Lost in Translation: Iron Man / Iron Adaptation

A column article, Shot For Shot by: Scott Delahunt

Marvel Comics has always had a wide range of superheroes. From the patriotic Captain America to the anti-hero Hulk to the Spectacular and Amazing Spider-Man to the outcast X-Men, each hero was more than just the costume, just the hero fighting crime. Iron Man, first appearing in Tales of Suspense in 1963, is no different in that respect. Unlike the heroes mentioned, though, Tony Stark has no innate super powers*. His origin story, first seen in the above mentioned comic, showed how the Iron Man suit developed.** Over time, Tony takes charge of his company, develops more Iron Man suit variants, becomes a playboy, and develops alcoholism. Many of Iron Man’s foes reflect his origins, either being technical (such as AIM and Hydra), Communist (Titanium Man, the Unicorn), or corporate (Iron Monger, Roxxon Oil, Justin Hammer).

Fast forward to 2008. Marvel’s luck with movies based on their properties had a rough go with 1986′s Howard the Duck, 1989′s The Punisher, and 1994′s The Fantastic Four***. Things started to turn around with 1998′s Blade, but the character wasn’t one of Marvel’s A-listers. X-Men in 2000 marks the turning point for Marvel’s big names, though, at this point, the company had different lines licensed to a number of studios. The successful Spider-Man movie in 2002 further marked the turnaround of Marvel’s cinematic foibles, though not completely. Fantastic Four: Rise of the Silver Surfer and Ghost Rider, both from 2007, underperformed. However, waiting in the wings, was Iron Man.

There are times when casting directors find just the perfect person for a role. Iron Man‘s trumped all others when Robert Downey Jr. was cast as Tony Stark. Downey had gone through a rough patch between 1996 and 2001, getting arrested for various drug charges. His appearance as Stark capped a career revival. Downey brought forth all of Tony Stark, from his larger than life public persona to the uncertain man wanting to right what he messed up in private. Even when he was in the Iron Man suit, Stark was still himself, still the showboat who was trying to make up for past mistakes.

The movie itself could be divided into two parts. The first part was Iron Man’s origin,** updated for the modern era. Gone was the Viet Nam War and the Communists. This time around, Stark visited the troops in Afghanistan when he ran into the trap. The second part of the film showed Tony improving beyond the original grey suit to the gleaming red and gold and returning to Afghanistan to help free his fellow prisoner. Also linking the two parts of the movie was the villain. With the update to the modern era, elements from the Cold War, including the Vietnam War, were lost; Stark was at most old enough to have seen news reports of the Vietnam War as a young child. That left the main foe to be either technical or corporate. Obadiah Stane fell into both. His machinations behind the scenes while still acting as Stark’s mentor provided a chilling look into executive backstabbing, with the addition of taking Tony’s prototype and updating it for his own ends.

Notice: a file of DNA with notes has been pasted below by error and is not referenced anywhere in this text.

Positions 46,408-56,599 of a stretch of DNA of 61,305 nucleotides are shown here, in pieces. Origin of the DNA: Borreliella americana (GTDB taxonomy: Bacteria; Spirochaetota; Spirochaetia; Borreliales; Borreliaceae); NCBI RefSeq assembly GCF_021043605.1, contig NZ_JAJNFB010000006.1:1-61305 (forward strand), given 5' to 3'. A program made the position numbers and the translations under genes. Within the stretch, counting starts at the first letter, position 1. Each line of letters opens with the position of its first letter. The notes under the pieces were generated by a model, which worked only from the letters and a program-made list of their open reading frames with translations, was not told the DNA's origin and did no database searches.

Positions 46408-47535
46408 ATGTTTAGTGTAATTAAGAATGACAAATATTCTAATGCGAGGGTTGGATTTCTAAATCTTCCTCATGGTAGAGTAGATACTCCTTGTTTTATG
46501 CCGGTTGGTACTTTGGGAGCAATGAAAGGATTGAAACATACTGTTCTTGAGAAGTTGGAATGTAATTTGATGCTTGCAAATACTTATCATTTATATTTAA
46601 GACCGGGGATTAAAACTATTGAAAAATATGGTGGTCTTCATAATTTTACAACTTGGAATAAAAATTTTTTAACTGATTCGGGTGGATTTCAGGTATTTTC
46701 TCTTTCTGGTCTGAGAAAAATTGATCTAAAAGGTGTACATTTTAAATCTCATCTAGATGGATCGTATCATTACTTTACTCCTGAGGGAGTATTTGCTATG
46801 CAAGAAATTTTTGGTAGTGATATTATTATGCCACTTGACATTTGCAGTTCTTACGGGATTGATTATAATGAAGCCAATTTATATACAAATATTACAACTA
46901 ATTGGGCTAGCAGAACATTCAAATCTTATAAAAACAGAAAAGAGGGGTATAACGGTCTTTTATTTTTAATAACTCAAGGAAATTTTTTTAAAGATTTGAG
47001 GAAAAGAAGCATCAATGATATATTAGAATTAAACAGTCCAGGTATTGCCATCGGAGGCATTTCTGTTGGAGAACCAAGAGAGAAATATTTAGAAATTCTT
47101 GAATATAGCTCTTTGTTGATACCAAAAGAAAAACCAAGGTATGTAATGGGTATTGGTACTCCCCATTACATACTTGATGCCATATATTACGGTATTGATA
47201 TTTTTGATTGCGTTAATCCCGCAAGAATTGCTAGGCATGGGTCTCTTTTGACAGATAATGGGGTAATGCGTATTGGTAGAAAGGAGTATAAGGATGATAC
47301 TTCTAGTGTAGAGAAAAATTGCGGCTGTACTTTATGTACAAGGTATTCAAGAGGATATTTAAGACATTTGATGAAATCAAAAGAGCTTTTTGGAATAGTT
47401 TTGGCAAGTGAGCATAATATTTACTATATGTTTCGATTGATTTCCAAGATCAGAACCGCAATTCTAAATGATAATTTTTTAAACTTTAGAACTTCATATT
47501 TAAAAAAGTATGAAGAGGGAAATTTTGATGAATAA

The movie, simply put, was a huge success, allowing Marvel to continue the Avengers Initiative with follow ups Iron Man 2, Thor, and Captain America: The First Avenger, capped with The Avengers. However, financial success isn’t always an indication of a successful adaptation. First, I’ll begin with the changes made. The big one was keeping the story in the now. Most superhero comics are set Today, that is, when the reader reads it.**** However, 2008 was not 1963. The world has changed greatly in those forty-three years. The Vietnam War ended. The Cold War ended. The Soviet Union ended. Iron Man’s origin needed to be updated to reflect the march of history but, at the same time, remain true to the source. Thus, the trap in Viet Nam became a trap in Afghanistan. However, the Stark-Stane rivalry comes straight from the comics, as does SHIELD. The update in the origins doesn’t affect the characters. The other major change is the identity of Iron Man himself. In the comics, Iron Man is Stark’s bodyguard. In the movie, Stark comes out and admits it. However, the movie Tony would have problems allowing someone else, even if that someone is a complete fabrication, to take credit for Stark’s own work. The change made sense in character.

Summary, the movie is a very good adaptation of one of Marvel’s lesser-known A-list heroes. The combination of casting, directing, script, and acting pull together to make Iron Man enjoyable and accessible. As a major plus, Iron Man is one of the few superhero movies where the villain doesn’t upstage the hero. Although it helps that Stark is larger than life, the main reason is that Iron Man is not just the hero, but the protagonist, the character trying to change the status quo.***** Stane is trying to keep things as they are, without Tony making wide-sweeping changes to Stark International.

Next week, still with superheroes.

* His intelligence might qualify, but his background includes being a teen genius, which is possible, but rare.
** Quick version – after getting caught in a trap in Viet Nam and being taken prisoner, Stark and another prisoner build a device to keep shrapnel from reaching Tony’s heart. Tony then works on a prototype suit of powered armour using the power source of the device to break out of the prison.
*** Involving Roger Corman, known for low-budget films.
**** Exceptions being specific days, usually holidays, but even those are implied to be the one most recently past.
***** In the vast majority of superhero movies, the villain is trying to inflict change with the hero trying to prevent it.


This article was originally published to Muse Hack.

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